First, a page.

8 user 3 critic

Ghost Chasers (1951)

Approved | | Action, Adventure, Comedy | 29 April 1951 (USA)
A ghost helps the Bowery Boys capture a gang of crooks led by a mad doctor.


William Beaudine


Charles R. Marion (original screenplay), Bert Lawrence (additional dialogue)




Cast overview:
Leo Gorcey ... Terence Aloysius 'Slip' Mahoney
Huntz Hall ... Horace Debussy 'Sach' Jones
Lloyd Corrigan ... Edgar Alden Franklin Smith
Lela Bliss ... Margo the Medium
Philip Van Zandt ... Dr. Basil Granville
Bernard Gorcey ... Louie Dumbrowsky
William 'Billy' Benedict ... Whitmore 'Whitey' Williams (as Billy Benedict)
Buddy Gorman Buddy Gorman ... Butch
David Gorcey ... Chuck
Jan Kayne Jan Kayne ... Cynthia
Argentina Brunetti ... Mama Parelli
Marshall Bradford Marshall Bradford ... Professor Krantz
Robert Coogan ... Jack Eagan
Michael Ross ... Gus


A ghost helps the Bowery Boys capture a gang of crooks led by a mad doctor.

Plot Summary | Add Synopsis


They're up to their phantom's in FUN! See more »


Approved | See all certifications »

Did You Know?


The 22nd of 48 Bowery Boys movies. See more »


After he snookered Louie out of the hundred bucks during the first séance routine to help out Mrs. Parelli (Argentina Brunetti), Slip (Leo Gorcey) wound up collecting two hundred dollars from Madame Zola (Belle Mitchell). If you watch that scene, you'll see that he got his own hundred bucks back for Louie, and Mrs. Parelli got her hundred dollars too. See more »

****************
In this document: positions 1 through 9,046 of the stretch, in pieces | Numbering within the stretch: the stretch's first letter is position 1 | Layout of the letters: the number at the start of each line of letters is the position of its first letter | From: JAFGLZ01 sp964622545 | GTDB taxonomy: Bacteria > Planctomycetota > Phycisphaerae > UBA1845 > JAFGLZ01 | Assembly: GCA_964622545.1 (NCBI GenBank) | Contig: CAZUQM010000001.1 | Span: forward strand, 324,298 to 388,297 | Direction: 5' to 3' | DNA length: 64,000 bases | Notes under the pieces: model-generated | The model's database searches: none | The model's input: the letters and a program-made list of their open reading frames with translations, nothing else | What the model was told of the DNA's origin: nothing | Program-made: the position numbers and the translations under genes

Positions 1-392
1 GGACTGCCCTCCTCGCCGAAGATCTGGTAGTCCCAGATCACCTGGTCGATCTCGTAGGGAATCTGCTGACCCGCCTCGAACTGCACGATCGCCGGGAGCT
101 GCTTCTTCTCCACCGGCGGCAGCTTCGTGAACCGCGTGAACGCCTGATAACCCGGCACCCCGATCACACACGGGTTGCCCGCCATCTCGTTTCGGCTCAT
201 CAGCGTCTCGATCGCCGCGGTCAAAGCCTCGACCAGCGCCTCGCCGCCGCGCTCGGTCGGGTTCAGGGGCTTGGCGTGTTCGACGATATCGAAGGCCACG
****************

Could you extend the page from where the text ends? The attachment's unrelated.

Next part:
Louie Dumbrowsky: [at seance] H... he... hello, Uncle Jake. You look better now than when you were alive. How is business down there... I mean up there?
See more »


Followed by Crazy Over Horses (1951) See more »

User Reviews

How Now Brown Cow
1 October 2010 | by dougdoepkeSee all my reviews

The boys get mixed up with a gang of phony spiritualists, at the same time Sach gets some special help.

What a hoot when Slip gives elocution lessons "how now brown cow" to coarse-talking Cynthia (Kayne). That's like Attila the Hun giving nice-nice lessons to Ghengis Khan. The pace really picks up once the boys invade Margo the phony Medium's house. Along the way, Sach picks up an impish ghost Edgar (Corrigan) that only he can see. It's a funny schtick since Edgar does all kinds of magic that confounds the disbelieving gang. Then too, catch that fractured Shakespeare Sach starts speaking after listening to the high-brow Edgar. Corrigan and Hall really work well together and Hall is livelier than in many of the other entries.

In fact, there are several centers of comedy, including Slip and the gang, and pint-sized Louie (B. Gorcey) doing his midget brand. And I hope they paid the boys extra for holding those frozen poses as well as they did, especially when they get lifted up. Also, I like the way Edgar "breaks character" and talks to the audience. Here, it's a rather charming touch. Of course, no one expects high-brow humor from these grade school drop-outs, but this entry is more imaginative and livelier than most.

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Release Date:

29 April 1951 (USA) See more »

Also Known As:

Caçadores de Fantasmas See more »

Company Credits

Production Co:

Monogram Pictures See more »
Show more on IMDbPro »

Technical Specs


Sound Mix:

Mono (Western Electric Recording)

Aspect Ratio:

1.37 : 1
See full technical specs »

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